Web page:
Readers of Land & Business will be all too familiar with the constant push for large scale ‘recovery’ of nature throughout these islands. From bitterns to bumblebees, nature is what everyone wants (and needs) in abundance, we are told.
CLA members rightly ask what this means for them. Funding to support the ambitions is, naturally, the hot issue. If government and others grip ever more tightly the handlebars of taxpayer and philanthropic funding to achieve their nature recovery mission, the nature recovery journey will be uphill. After all, the Green Finance Institute has highlighted nature funding gaps worth tens of billions of pounds. The question is whether private finance can get in the saddle and enable the stewards of land, water and nature to deliver on the goals in ways that are bigger, better and more joined up.
From natural climate solutions to green infrastructure, and from biodiversity to carbon, there are supposedly billions of pounds sleuthing for opportunities to deploy cash. On top of an ever-growing quest for ESG and CSR credentials, businesses are looking for ways to account for nature-related risk and dependencies in their supply chains. With mandatory requirements for nutrient neutrality and biodiversity net gain, the once mythical 'stacking' of saleable ecosystem services is now attainable. Indeed, at least 70 investment readiness projects are already underway across England, as well as numerous other projects elsewhere across the UK. They are all looking for ways to harness opportunities for revenue and investment.
The endeavour could drive a thriving new dimension of rural enterprise, delivering on the promise of nature-borne triple-win outcomes for business, communities, and climate. The problem is that, at present, we have little idea of the growth of these markets. In what some call the 'wild west', there are clearly opportunities to be won, but their procurement has been unclear and projects are often working in isolation. The Ecosystems Knowledge Network (EKN) – a charitable initiative that was initiated by Defra – is stepping in to secure this insight and build collective knowhow.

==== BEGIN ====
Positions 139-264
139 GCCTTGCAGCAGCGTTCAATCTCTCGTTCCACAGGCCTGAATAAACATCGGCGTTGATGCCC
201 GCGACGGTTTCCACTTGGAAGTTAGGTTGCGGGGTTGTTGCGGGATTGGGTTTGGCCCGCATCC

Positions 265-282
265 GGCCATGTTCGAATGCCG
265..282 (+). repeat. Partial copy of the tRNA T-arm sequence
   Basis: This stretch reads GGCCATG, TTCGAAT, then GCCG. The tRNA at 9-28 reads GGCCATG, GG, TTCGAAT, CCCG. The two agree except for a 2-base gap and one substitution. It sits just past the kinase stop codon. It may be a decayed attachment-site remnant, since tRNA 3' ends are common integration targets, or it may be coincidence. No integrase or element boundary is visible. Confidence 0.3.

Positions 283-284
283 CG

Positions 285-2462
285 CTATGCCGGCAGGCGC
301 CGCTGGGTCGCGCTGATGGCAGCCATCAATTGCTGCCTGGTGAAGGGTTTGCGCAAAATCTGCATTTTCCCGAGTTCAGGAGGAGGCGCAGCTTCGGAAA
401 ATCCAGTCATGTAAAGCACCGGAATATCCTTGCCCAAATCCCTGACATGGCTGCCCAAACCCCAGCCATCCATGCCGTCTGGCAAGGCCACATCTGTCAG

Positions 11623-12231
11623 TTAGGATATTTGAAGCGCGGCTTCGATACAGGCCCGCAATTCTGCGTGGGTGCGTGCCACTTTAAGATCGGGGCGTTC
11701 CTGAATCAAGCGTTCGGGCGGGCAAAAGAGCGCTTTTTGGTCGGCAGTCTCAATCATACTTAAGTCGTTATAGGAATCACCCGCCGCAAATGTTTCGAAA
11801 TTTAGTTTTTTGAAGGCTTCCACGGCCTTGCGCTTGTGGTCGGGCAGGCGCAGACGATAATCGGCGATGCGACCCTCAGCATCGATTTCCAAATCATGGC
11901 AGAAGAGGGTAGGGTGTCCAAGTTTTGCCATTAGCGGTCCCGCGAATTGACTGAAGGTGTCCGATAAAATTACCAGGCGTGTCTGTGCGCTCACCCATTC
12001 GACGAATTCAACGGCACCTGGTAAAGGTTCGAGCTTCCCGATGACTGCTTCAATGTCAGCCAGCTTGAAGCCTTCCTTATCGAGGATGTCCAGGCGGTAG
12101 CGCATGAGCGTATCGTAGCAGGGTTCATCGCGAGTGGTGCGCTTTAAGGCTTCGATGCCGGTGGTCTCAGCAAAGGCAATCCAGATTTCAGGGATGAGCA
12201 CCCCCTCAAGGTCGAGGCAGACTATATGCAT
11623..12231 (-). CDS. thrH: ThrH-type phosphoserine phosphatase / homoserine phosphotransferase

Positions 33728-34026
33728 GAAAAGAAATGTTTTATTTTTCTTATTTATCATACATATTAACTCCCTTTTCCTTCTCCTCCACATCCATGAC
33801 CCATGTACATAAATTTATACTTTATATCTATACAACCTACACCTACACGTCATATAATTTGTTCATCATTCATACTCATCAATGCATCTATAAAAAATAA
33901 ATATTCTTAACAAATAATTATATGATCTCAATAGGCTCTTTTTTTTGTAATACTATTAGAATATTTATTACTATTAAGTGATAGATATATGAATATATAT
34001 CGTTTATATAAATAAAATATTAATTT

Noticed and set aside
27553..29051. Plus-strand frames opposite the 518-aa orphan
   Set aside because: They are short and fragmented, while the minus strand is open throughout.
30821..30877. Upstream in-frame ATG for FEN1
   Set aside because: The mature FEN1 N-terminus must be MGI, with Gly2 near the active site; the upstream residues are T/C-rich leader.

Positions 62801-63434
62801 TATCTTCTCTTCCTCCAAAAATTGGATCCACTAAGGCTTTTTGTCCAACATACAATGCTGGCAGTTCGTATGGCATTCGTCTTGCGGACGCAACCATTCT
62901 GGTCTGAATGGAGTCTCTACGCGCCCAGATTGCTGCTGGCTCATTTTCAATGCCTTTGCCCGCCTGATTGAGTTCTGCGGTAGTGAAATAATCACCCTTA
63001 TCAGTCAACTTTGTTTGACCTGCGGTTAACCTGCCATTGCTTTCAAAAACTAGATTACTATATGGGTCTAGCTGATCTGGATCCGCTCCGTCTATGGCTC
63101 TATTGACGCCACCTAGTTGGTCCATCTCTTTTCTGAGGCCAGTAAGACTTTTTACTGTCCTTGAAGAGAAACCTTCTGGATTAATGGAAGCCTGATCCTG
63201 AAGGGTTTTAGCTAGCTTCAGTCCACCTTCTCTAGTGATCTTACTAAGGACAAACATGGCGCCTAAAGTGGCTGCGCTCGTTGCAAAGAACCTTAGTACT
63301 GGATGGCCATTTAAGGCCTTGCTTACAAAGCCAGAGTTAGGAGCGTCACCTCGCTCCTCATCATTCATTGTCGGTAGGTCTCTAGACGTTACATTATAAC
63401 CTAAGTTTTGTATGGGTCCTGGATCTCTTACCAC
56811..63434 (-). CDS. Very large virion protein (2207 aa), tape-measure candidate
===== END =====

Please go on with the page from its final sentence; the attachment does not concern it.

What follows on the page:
The Network is calling for all place-based projects in the UK that are seeking to utilise nature-based finance, to complete an anonymous 5-minute-long survey. The aim is to help land managers - and those wishing to support them - to understand the opportunities, enablers and challenges faced when generating revenue for environmental restoration. This will be the first Nature-Based Finance Review of many that will track the yearly progress of nature-based finance as it bucks into the mainstream.
EKN is pleased to be hosting the UK's fifth Natural Capital Finance & Investment Conference. This will - crucially - bring together the stewards of land, water and nature with those in big business and financial services, connecting the dots between natural and private capital. For, communication is key to growing nature-based finance. In building trusted partnerships with mutual understanding and informed dialogue, we may well share nature's abundance and deliver on our shared goals and opportunities.